February 5, 2021 8:19:11 pm
The Trans-Himalayan region of Spiti valley, Pin valley, and Upper Kinnaur has the highest density of snow leopards in Himachal Pradesh, a recently completed assessment has found.
Out of the total 44 snow leopards directly detected through camera-trapping in 10 different sites in Himachal during the survey, 32 were found in this region, including nine each in Upper Spiti and Tabo, eight in Upper Kinnaur and six in the Pin valley, according to Dr Manvi Sharmi, the researcher from Nature Conservation Foundation who led the analysis for the project.
Other sites where the big cat was found were Chandra, Bhaga and Miyar in Lahaul; Bharmour in Chamba; Baspa in Kinnaur; and Kullu.
The three-year-long study was carried out across the entire potential snow leopard habitat in Himachal, in an area of more than 26,000 square kilometres which is nearly half the state’s total geographical area. “To conduct camera-trapping work at such a large scale, we first classified the snow leopard habitat as high, low and unknown based on information about the distribution of the animal. Based on this classification, we conducted camera trapping at 284 locations which represented not just the prime habitats but all types of snow leopard habitats,” said Sharma.
She said that the camera-trapping effort was led by eight local youth from Kibber village in Spiti who were supported by NCF researchers and staff of the state forest department.
Camera traps were set up for 60 days at each location, and they captured snow leopards on a total of 187 occasions. “The spots on the body of a snow leopard, called rosettes, form a pattern which is unique to each individual. The rosette patterns helped us identify a total of 44 unique snow leopards,” said Himachal chief conservator of forests (biodiversity) Anil Thakur.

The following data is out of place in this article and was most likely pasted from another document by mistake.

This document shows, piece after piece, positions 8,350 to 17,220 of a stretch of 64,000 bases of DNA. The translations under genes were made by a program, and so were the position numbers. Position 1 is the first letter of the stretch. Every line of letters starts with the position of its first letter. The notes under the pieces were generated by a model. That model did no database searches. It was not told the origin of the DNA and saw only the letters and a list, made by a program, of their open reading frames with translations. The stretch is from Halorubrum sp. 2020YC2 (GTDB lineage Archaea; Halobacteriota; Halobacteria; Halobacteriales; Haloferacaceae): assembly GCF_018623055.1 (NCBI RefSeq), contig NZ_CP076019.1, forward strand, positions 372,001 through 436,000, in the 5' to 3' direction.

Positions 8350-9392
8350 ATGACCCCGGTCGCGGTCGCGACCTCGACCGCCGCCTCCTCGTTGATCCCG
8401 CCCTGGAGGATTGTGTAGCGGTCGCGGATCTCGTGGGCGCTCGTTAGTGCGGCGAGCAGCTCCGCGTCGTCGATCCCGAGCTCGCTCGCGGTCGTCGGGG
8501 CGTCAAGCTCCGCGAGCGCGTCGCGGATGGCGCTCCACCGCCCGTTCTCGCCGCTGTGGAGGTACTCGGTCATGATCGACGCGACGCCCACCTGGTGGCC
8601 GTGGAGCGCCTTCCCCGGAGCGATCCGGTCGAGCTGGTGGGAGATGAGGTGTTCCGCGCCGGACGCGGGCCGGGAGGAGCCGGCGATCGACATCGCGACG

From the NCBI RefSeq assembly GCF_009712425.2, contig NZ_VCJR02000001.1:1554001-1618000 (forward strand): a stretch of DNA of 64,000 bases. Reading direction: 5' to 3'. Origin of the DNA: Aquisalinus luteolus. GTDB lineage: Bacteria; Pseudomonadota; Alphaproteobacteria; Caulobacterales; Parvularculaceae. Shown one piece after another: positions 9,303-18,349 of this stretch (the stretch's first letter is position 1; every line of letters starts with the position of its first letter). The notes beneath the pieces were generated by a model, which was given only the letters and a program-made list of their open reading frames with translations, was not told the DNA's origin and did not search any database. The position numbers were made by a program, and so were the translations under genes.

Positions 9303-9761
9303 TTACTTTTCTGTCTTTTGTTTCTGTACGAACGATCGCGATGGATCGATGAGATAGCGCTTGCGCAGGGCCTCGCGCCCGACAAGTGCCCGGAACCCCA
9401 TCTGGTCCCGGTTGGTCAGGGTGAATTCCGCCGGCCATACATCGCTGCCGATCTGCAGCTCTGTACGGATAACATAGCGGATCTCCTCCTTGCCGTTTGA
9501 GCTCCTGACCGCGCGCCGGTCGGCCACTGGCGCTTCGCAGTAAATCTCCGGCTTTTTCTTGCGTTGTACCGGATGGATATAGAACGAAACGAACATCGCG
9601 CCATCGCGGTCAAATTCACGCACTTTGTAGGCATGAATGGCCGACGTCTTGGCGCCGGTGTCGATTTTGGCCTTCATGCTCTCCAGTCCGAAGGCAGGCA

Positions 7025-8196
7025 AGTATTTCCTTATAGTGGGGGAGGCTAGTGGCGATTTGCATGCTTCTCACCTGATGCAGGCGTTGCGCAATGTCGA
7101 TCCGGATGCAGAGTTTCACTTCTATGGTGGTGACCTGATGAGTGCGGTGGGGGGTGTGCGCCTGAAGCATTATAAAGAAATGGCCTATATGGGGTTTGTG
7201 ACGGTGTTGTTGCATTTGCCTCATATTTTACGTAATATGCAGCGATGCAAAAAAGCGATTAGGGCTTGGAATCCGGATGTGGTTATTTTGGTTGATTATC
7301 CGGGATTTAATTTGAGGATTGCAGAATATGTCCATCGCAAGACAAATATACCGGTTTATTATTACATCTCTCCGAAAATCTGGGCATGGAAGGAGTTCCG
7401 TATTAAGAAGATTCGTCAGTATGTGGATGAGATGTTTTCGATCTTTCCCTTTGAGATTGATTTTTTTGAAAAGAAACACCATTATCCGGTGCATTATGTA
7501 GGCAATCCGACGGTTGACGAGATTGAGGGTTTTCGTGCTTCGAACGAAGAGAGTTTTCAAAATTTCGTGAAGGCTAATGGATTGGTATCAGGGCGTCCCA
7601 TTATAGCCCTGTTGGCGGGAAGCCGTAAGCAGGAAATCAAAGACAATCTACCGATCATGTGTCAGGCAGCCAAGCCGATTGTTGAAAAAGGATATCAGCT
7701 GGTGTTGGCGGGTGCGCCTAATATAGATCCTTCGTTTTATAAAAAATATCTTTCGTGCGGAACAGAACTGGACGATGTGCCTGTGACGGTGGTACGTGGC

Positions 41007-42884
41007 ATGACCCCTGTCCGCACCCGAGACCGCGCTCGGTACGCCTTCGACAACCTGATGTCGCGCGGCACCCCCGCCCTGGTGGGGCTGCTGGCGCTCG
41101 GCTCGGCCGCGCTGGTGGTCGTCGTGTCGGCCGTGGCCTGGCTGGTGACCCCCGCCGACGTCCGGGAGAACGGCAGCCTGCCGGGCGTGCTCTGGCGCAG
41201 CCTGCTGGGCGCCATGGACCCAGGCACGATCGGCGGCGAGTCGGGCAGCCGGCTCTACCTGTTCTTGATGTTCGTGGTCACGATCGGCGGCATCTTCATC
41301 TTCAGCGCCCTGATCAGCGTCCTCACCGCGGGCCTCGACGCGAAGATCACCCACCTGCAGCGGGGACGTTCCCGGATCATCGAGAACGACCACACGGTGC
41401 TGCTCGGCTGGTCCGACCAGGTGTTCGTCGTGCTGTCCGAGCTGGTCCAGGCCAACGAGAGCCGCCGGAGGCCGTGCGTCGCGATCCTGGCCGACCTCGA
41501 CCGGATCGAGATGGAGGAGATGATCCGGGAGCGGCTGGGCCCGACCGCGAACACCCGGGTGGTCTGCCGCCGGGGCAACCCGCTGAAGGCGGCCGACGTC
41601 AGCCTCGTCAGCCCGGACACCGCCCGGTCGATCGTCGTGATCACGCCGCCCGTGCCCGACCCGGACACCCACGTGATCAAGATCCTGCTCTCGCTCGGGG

Based on these results from the sampled areas, the total population of snow leopards in the state was estimated to be 73.
Dr Sharma said that the study also included the population assessment of snow leopard’s prey, ie blue sheep and ibex, using the double-observer or mark-recapture technique. “We found that prey densities were the highest in Spiti, Pin and Upper Kinnaur regions, suggesting that snow leopard densities are related to prey densities,” she said.
The three-year-long assessment was carried out by the Nature Conservation Foundation along with the state wildlife wing under the SPAI (Snow Leopard Population Assessment in India) protocols of the Union ministry of environment, forests and climate Change.
This is the first time that a robust scientific estimate of snow leopard population has been made anywhere in the country. Similar studies are underway in Ladakh, Jammu and Kashmir, Uttarakhand, Sikkim and Arunachal Pradesh
Snow leopards are tough to track because they inhabit remote and high-altitude regions of the Himalaya and are one of the most elusive cats in the world. The home range of a single snow leopard may span several hundred square kilometres.
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